As the end neared, Milosevic played his final bid to escape. His heart problems, he insisted, could only be cured by Russian specialists in their own clinics. He needed to see his family, themselves refugees in Russia from charges of corruption in Belgrade. The international court, which had allowed him a private office and unsupervised discussions with witnesses and friends (also a source of liquor and drugs), refused to let him go. For Milosevic, this was clear evidence that his enemies, unable to convict an innocent man, were poisoning him. Whether his fatal heart attack was self-induced or just a final miscalculation, Milosevic was dead at age sixty-four. He was buried in his backyard in Serbia, his family absent.
In a macabre sequence of events, Milosevic’s chief accuser had committed suicide a week before his own death. And on March 12, large crowds in Belgrade marked the third anniversary of the assassination of Milosevic’s opponent and successor, Zoran Djindic. The others in the drama, Tudjman and Izetbegovic, had already died.
The Balkan Ghost
It would be convenient to write off Milosevic’s career as a violent deviation from the progress toward a whole and free Europe prescribed by the United States and its allies at the end of the Cold War. Yet, the Balkan Ghost continues to hover over international relations, for Milosevic’s career exposed certain unpleasant truths about the post-Cold War international system, the ways and means of military intervention, the challenge of failed states, and the working of law courts and alliances.
The first lesson is that the international order, although remarkably stable at the Great Power level, is remarkably frail beneath that threshold. Even as the Balkan crisis in 1914 exposed the bellicosity lurking beneath Europe’s Great Power balance, the 1991 crisis revealed that the Great Powers had little in the way of deadly quarrels with each other. An incident at Sarajevo would not trigger a general war. That was all to the good. But, simultaneously, the Balkan conflict revealed that the post-Cold War order could still be badly disrupted. Before international action ended the carnage, 300,000 were killed, two million displaced, and a region wrecked. European and U.N. pretensions were exposed, as was U.S. reluctance to risk its own troops. Only grotesque massacres, which earlier intervention could have prevented, made later intervention politically possible. There were no profiles in courage here.
A second lesson concerns military intervention and its purpose. The dry tinder of history lay everywhere in the Balkans, but someone had to light the match. Milosevic, the chief arsonist, however, was not the target of intervention. Instead, troops were dispatched initially on a “humanitarian mission.” It should be clear that there are no such things; every military intervention has political consequences. The only issue is whether the arsonist will be properly identified, and the firemen deployed to extinguish his activity. In short, these crises are not the products of nature. They are man-made. A confused objective inevitably means failure.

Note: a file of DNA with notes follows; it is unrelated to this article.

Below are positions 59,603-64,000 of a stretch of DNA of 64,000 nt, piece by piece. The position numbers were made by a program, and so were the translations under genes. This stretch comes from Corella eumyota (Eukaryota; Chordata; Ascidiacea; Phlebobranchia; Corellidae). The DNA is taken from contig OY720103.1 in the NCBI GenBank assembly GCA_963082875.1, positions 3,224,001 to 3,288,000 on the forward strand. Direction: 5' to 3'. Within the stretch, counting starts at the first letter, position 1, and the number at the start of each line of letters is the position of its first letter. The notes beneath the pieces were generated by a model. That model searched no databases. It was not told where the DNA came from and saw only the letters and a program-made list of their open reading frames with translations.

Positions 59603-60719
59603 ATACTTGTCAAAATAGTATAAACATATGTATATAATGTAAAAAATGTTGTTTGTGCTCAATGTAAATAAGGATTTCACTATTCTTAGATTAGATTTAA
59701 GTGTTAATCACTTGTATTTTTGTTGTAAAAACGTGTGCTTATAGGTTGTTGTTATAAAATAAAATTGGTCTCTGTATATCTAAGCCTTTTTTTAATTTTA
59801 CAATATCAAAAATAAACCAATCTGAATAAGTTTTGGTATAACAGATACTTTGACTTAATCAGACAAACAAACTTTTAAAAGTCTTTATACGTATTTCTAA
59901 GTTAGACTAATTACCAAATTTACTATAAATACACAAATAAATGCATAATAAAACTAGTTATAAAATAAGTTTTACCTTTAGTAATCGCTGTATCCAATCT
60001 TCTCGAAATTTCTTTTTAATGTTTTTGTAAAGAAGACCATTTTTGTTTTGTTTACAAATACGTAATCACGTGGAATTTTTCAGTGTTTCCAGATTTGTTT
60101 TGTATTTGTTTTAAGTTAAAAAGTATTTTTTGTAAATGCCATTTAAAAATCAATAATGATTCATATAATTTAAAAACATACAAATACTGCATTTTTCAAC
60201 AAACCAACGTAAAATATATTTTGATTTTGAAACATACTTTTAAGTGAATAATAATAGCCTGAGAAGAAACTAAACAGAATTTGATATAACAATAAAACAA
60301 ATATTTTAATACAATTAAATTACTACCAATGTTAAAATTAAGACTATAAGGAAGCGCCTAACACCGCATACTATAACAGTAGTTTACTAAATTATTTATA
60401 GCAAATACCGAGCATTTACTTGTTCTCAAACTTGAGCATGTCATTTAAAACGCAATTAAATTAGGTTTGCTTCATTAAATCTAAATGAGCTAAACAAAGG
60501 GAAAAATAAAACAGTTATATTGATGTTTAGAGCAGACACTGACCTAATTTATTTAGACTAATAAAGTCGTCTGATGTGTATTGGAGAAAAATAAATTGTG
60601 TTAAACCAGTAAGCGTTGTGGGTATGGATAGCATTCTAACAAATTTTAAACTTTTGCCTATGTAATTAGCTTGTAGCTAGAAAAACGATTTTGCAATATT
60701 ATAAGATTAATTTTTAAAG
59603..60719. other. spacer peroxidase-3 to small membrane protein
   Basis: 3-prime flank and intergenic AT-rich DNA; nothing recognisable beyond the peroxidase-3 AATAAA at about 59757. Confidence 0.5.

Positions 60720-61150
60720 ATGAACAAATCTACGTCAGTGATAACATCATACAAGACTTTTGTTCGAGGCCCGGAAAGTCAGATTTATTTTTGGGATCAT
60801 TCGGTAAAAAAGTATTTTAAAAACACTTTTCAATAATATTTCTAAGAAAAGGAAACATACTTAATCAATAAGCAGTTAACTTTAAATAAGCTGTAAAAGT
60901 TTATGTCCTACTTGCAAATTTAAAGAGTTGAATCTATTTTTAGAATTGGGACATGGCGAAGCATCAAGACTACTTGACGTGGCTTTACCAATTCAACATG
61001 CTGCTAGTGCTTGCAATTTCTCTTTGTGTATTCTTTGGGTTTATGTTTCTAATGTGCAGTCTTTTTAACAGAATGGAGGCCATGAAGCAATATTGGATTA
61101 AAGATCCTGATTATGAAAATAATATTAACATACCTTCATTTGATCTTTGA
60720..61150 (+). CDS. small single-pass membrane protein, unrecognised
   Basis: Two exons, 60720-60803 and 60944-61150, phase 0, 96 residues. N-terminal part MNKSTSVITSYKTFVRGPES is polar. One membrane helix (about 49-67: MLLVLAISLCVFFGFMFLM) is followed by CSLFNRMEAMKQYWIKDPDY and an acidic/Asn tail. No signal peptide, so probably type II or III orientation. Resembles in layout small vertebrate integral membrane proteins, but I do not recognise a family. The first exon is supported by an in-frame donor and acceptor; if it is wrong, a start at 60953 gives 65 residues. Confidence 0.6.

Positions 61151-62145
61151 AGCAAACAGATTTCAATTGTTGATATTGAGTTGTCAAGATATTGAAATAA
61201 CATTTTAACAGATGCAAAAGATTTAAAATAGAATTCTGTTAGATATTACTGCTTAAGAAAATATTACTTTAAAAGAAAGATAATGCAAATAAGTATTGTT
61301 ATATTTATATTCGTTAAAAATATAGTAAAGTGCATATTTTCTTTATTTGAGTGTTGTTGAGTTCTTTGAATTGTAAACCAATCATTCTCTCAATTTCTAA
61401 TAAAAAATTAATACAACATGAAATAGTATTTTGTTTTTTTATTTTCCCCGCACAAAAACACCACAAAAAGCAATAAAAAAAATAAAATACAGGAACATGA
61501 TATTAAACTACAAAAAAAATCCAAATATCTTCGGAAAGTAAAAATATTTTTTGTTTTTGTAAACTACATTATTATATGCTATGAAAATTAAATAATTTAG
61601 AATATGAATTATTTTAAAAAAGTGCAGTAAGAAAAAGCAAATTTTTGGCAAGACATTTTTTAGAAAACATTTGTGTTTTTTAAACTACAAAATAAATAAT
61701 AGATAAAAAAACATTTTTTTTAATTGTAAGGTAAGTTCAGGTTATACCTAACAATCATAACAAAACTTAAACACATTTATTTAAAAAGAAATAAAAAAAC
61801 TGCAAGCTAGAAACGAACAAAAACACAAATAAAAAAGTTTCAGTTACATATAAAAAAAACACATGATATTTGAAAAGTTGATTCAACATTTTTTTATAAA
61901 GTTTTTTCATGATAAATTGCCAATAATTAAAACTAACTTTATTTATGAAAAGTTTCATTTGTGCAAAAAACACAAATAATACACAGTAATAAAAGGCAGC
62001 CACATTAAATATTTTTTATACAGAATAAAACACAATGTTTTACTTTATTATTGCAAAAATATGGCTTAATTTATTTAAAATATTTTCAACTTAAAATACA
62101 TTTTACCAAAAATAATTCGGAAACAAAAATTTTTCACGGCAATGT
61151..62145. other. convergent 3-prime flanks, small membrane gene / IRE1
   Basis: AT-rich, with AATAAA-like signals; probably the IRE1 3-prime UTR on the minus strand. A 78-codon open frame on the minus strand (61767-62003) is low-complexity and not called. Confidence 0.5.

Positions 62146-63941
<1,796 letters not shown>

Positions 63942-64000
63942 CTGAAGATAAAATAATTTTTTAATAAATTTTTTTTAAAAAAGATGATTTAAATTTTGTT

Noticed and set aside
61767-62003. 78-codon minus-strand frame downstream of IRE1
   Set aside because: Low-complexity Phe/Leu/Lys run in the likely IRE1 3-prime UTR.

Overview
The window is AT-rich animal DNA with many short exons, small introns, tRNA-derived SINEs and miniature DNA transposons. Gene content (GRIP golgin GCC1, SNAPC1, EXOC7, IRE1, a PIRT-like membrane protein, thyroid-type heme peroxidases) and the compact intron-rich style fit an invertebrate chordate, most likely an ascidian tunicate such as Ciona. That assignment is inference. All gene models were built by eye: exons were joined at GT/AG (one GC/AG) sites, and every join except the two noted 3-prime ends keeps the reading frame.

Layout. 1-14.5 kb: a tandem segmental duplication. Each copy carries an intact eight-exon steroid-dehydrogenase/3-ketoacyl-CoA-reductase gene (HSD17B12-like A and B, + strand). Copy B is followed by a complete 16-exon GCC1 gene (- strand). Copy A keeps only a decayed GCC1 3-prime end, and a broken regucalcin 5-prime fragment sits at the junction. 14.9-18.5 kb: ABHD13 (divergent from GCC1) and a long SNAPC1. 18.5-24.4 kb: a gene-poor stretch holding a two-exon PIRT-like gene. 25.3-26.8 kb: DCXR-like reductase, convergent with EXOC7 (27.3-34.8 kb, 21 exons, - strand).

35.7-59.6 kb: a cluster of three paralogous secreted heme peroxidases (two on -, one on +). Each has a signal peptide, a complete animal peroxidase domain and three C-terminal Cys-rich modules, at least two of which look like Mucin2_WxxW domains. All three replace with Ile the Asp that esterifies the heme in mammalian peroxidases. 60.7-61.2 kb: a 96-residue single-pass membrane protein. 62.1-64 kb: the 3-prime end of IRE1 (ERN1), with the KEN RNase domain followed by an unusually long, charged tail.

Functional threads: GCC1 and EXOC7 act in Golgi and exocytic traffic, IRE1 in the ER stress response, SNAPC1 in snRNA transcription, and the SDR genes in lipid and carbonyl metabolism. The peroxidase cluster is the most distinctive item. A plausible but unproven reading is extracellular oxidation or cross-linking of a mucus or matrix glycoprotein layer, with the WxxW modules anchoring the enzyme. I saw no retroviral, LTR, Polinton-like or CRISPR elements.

A third lesson carries over today. Failed states are not so easily fixed. Ten years after President Clinton declared U.S. troops would stay only a year or two, international forces — now largely European — guarantee an uneasy peace. Billions of dollars, hundreds of NGOs, and several EU High Commissioners have failed to turn Bosnia into a working state. The victimization ideology — the foreigners are always to blame — still prevails. And the Kosovars are demanding independence once more. All of this raises the ugly prospect that international forces may have to stay a lot longer — almost in the manner of the old Ottoman or Austrian Empires — before these peoples can live together peacefully, if ever. This ghost haunts proposed international action in Darfur and already afflicts the U.S.-led enterprises in Afghanistan and Iraq.
A fourth lesson teaches the old truth that justice delayed is justice denied. The war crimes court provided a full employment act for lawyers but not the expeditious punishment expected. As a result, most of the objectives of Milosevic’s trial were not achieved. A similar blunder has affected the Saddam Hussein prosecution in Baghdad where an Iraqi court, even limited to a very few charges, has already been frustrated by Saddam’s Milosevic-like performance — more than two full years after his capture. There, too, the Balkan ghost has cast a baleful spell. The western tendency to let lawyers meddle is a recipe for muddle.
Finally, a last lesson still unlearned. The Balkan wars did not find the Western powers quick or effective in upholding their own principles. Some of the trauma lingered. After 9/11, the Americans rudely refused NATO’s offer to help in attacking Afghanistan, partly because U.S. commanders did not want to be burdened by Kosovo-like committee warfare. There and in Iraq, however, the Bush Administration’s desire to avoid a Balkan-style occupation — lots of boots on the ground — badly hampered plans to secure the fruits of victory. And on the political side, the French experience with Clinton in 1995 probably made Chirac overconfident about his ability to influence George W. Bush in 2003. If the western powers are to protect their interests in the future, they will need to exorcise the Balkan ghost still haunting the halls of NATO.